A number of energy storage technologies have been developed or are under development for electric power applications
A number of energy storage technologies have been developed or are under development for electric power applications, including:
* Pumped hydropower
* Compressed air energy storage (CAES)
* Superconducting magnetic energy storage (SMES)
This is the future that we can safely anticipate, especially when there is a rapid depletion of other energy resources. Of course, the most important energy resource still remains the sun from where we can derive solar power and fulfill various energy and power requirements. Off late, many companies have started to build mono-crystalline and polycrystalline solar cells, which can be used in several sectors like aerospace, the aviation industry, residential power generation, traffic lights, automobiles etc. Solar energy apart from other renewable energies is being looked at as one of the key areas because it is a clean energy source.
Pumped hydro has been in use since 1929, making it the oldest of the central station energy storage technologies. In fact, until 1970 it was the only commercially available storage option for generation applications.
Conventional pumped hydro facilities consist of two large reservoirs, one is located at base level, and the other is situated at a different elevation. Water is pumped to the upper reservoir where it can be stored as potential energy. Upon demand, water is released back into the lower reservoir, passing through hydraulic turbines, which generate electrical power as high as 1,000 MW.
The barriers to increased use of this storage technology in the U.S. include high construction costs and long lead times as well as the geographic, geologic, and environmental constraints associated with reservoir design. Currently, efforts aimed at increasing the use of pumped hydro storage are focused on the development of underground facilities.
Compressed Air Energy Storage (CAES)
CAES plants use off-peak energy to compress and store air in an airtight underground storage cavern. Upon demand, stored air is released from the cavern, heated, and expanded through a combustion turbine to create electrical energy.
In 1991, the first U.S. CAES facility was built in McIntosh, Alabama, by the Alabama Electric Cooperative and EPRI, and has a capacity rating of 110 MW. Currently, manufacturers can create CAES machinery for facilities ranging from 5 to 350 MW. EPRI has estimated that more than 85% of the U.S. has geological characteristics that will accommodate an underground CAES reservoir.
Studies have concluded that CAES is competitive with combustion turbines and combined-cycle units, even without attributing some of the unique benefits of energy storage.
In recent years, much of the focus in the development of electric energy storage technology has been centered on battery storage devices. There is currently a wide variety of batteries available commercially and many more in the design phase.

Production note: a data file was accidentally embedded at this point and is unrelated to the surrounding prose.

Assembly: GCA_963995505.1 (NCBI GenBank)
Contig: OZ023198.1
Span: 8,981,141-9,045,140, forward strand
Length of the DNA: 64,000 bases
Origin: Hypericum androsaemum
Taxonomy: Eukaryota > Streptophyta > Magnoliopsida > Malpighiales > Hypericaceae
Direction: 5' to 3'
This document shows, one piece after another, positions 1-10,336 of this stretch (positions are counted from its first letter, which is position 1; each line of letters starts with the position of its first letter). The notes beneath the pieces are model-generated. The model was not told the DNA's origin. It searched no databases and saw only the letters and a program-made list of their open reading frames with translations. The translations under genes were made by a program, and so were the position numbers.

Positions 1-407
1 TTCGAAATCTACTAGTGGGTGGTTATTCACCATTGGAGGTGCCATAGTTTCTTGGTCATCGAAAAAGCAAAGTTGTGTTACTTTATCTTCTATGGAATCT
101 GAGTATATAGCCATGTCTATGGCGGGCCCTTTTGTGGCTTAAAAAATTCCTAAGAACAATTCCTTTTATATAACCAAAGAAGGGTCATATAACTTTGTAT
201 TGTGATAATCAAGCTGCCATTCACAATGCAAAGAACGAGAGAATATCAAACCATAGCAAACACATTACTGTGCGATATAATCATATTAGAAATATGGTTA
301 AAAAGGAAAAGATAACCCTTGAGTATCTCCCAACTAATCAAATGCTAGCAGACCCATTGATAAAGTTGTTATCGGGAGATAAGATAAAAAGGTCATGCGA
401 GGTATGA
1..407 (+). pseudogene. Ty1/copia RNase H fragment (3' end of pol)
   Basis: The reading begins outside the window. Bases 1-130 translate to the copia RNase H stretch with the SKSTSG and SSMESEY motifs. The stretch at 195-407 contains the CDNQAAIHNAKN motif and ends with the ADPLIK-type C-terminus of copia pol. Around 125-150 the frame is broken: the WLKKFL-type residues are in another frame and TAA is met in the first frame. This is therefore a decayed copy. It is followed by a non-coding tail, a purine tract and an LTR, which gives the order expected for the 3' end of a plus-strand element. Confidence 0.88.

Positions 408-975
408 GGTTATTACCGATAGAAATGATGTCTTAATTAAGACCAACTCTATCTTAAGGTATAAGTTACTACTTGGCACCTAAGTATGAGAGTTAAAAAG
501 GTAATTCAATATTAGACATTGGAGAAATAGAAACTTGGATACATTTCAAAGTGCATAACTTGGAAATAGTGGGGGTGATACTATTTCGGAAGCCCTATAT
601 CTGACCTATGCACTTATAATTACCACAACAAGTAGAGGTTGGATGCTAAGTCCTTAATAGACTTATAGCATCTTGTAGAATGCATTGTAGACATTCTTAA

In a chemical battery, charging causes reactions in electrochemical compounds to store energy from a generator in a chemical form. Upon demand, reverse chemical reactions cause electricity to flow out of the battery and back to the grid.
The first commercially available battery was the flooded lead-acid battery, which was used for fixed, centralized applications. The valve-regulated lead-acid (VRLA) battery is the latest commercially available option. The VRLA battery is low-maintenance, spill- and leak-proof, and relatively compact.
Flywheels are currently being used for a number of non-utility related applications. Recently, however, researchers have begun to explore utility energy storage applications. A flywheel storage device consists of a flywheel that spins at a very high velocity and an integrated electrical apparatus that can operate either as a motor to turn the flywheel and store energy or as a generator to produce electrical power on demand using the energy stored in the flywheel.
Advanced Electrochemical Capacitors/Super-Capacitors
Super-capacitors are also known as ultra-capacitors are in the earliest stages of development as an energy storage technology for electric utility applications. An electrochemical capacitor has components related to both a battery and a capacitor.
Consequently, cell voltage is limited to a few volts. Specifically, the charge is stored by ions as in a battery. But, as in a conventional capacitor, no chemical reaction takes place in energy delivery. An electrochemical capacitor consists of two oppositely charged electrodes, a separator, electrolyte, and current collectors.
Presently, very small super-capacitors in the range of seven to ten watts are widely available commercially for consumer power quality applications and are commonly found in household electrical devices. Development of larger-scale capacitors has been focused on electric vehicles.
The future is something that we can’t predict but yes, as time passes, most of the current energy sources will reach a point from where we will not be able to use them. This is where alternative energy sources come into play and will be one of the major driving forces of the world energy requirements.